Just how little was evidenced when Rose explained there were seven children in his family. His father was an alcoholic who spent his income elsewhere. When Rose entered high school, his father quit his job due to a mining accident. The family’s lack of income meant another move into a less developed part of Coalwood. Their electricity was cut off and Rose was forced to study by the light of a kerosene lamp.

Although Rose’s character was sadly left out of the film, Hickam explained there was “a small amount of Billy in the character of Quentin in ‘October Sky,’ especially where he is shown studying by kerosene lantern.”

Rose recalled that although he struggled, he did not struggle alone. The principal at Coalwood Junior High School, Robert Likens, helped Rose acquire free lunches and clothing. The principal of Big Creek High School convinced him to stay in school instead of enlisting in the Navy his junior year.

It is likely that if those two principals hadn’t intervened he wouldn’t have graduated high school and wouldn't have been able to attend college. “I am forever indebted to both of those men,” Rose said.

However, after his graduation, money remained a roadblock. The boy who had studied meticulously by kerosene lamp, urged on by his teachers and fellow rocketeers, could not attend college. The money was simply not available and he was unaware of how to procure scholarships, grants, loans or work-study. As he watched the goal of college slip below the horizon, Rose decided to do what many boys did at the time. He joined the service.

In the Air Force, he gained experience in electronics and advanced rapidly. Soon, he married Rose Barber, also from West Virginia, and the two had their first and only child, Sherry Ann. While his life and family expanded, Rose learned by chance that through the National Student Defense Loan Program he could finally afford to go to college. The program offered student loans at a low interest rate and students were not required to repay the loans until after graduation from college.

Rose left the Air Force and was accepted into the electrical engineering program at West Virginia University. Although his dream was finally in grasp, he realized the challenges were far from over.

“My wife and I worked and sacrificed for four years to get my BSEE degree,” Mr. Rose said. He was determined to graduate in four years, so he attended summer classes and worked at least 20 hours per week during the fall and spring semesters. After graduation, he worked in military electronics for eight years in various cities along the East Coast.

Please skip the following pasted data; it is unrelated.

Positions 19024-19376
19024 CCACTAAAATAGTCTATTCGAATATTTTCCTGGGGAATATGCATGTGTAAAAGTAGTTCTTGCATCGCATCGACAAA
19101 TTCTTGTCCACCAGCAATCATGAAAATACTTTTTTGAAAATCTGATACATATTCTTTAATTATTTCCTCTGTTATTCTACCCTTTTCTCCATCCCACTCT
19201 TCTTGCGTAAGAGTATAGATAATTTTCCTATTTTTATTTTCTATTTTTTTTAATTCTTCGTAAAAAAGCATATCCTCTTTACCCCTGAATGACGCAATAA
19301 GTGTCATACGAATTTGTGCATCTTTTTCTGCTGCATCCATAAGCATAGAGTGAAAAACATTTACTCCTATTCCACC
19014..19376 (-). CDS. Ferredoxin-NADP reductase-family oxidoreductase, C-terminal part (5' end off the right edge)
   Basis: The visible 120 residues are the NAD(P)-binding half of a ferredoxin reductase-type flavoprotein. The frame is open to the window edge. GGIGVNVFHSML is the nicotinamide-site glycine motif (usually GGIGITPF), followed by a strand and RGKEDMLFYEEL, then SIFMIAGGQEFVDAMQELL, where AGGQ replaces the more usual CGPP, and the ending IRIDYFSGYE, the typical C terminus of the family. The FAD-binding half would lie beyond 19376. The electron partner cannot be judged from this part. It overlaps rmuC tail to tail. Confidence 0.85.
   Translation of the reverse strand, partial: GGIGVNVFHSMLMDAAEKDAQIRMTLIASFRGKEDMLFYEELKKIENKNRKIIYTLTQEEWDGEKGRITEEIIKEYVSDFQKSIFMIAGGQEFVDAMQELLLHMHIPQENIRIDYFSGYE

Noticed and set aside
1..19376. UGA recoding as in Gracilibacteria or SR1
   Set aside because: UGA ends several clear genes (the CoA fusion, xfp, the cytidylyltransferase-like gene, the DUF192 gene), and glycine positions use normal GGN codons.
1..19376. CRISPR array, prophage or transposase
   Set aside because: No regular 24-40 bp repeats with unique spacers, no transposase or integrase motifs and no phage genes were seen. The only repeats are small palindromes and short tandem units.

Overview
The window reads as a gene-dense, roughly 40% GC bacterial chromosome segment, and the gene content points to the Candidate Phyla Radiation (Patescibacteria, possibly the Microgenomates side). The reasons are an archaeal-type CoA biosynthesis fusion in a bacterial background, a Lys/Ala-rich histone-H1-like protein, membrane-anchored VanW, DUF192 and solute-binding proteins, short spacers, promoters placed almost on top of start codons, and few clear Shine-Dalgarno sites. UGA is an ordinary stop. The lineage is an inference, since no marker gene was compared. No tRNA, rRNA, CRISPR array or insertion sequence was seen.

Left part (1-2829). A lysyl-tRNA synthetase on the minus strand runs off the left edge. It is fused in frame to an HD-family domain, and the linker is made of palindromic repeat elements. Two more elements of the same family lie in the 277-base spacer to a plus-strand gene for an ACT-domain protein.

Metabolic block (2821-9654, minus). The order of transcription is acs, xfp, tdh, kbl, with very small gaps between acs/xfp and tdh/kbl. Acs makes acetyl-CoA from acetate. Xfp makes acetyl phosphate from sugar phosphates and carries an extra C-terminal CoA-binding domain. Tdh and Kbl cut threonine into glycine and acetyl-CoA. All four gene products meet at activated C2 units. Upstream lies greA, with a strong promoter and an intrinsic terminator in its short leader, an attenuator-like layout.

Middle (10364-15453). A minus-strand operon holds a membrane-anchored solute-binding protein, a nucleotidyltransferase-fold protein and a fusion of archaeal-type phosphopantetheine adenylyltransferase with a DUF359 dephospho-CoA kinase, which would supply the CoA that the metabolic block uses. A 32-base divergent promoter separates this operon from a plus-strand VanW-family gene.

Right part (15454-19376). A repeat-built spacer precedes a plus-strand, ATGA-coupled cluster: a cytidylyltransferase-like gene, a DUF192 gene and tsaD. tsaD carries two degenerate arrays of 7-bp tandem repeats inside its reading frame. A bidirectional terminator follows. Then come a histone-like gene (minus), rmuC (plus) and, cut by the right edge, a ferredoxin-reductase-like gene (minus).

As a whole, it seems the ambitious group of boys from a coal-mining town was set up for success. The dedication to chasing rockets carried over into chasing dreams, as all the Rocket Boys eventually completed college. “I suppose the problem-solving techniques we learned while perfecting our rocket designs did help us later in our careers,” Rose said.

Eventually, he and his wife grew tired of living in large metropolitan areas and decided to return to their roots. In 1976, they moved to Bluefield, Va., a small town located about an hour away from Coalwood. Rose found work in electronics in the mining industry and later joined Parkview Baptist Church. Now retired, he works part-time and teaches Sunday school.

Rose, Jimmy O’Dell Carroll and Roy Lee Cooke often travel to area schools to speak about their experiences. The three e-mail and speak on the phone about once a week and meet with Homer Hickam several times a year. The remaining Rocket Boys also attend the annual October Sky Festival held each October in Coalwood.

Rose’s house is nestled in the valley, just down the road from the church. The Sunday morning clouds stretch towards the sea of blue overhead, as if in silent salute of Mr. Rose’s refusal to take his eyes off the sky. The Rocket Boys may have been fueled by youthful bravado, but the boy who never lost a rocket never lost sight of his goals or ambition either, regardless of the daunting challenges.

When Hickam finally immortalized the Rocket Boys in print, he found Rose to be a source of inspiration. “Billy was determined to have a better life,” Hickam said. “I love Billy like a brother. I consider him the best of the Rocket Boys because he had to overcome so much more than the rest of us.”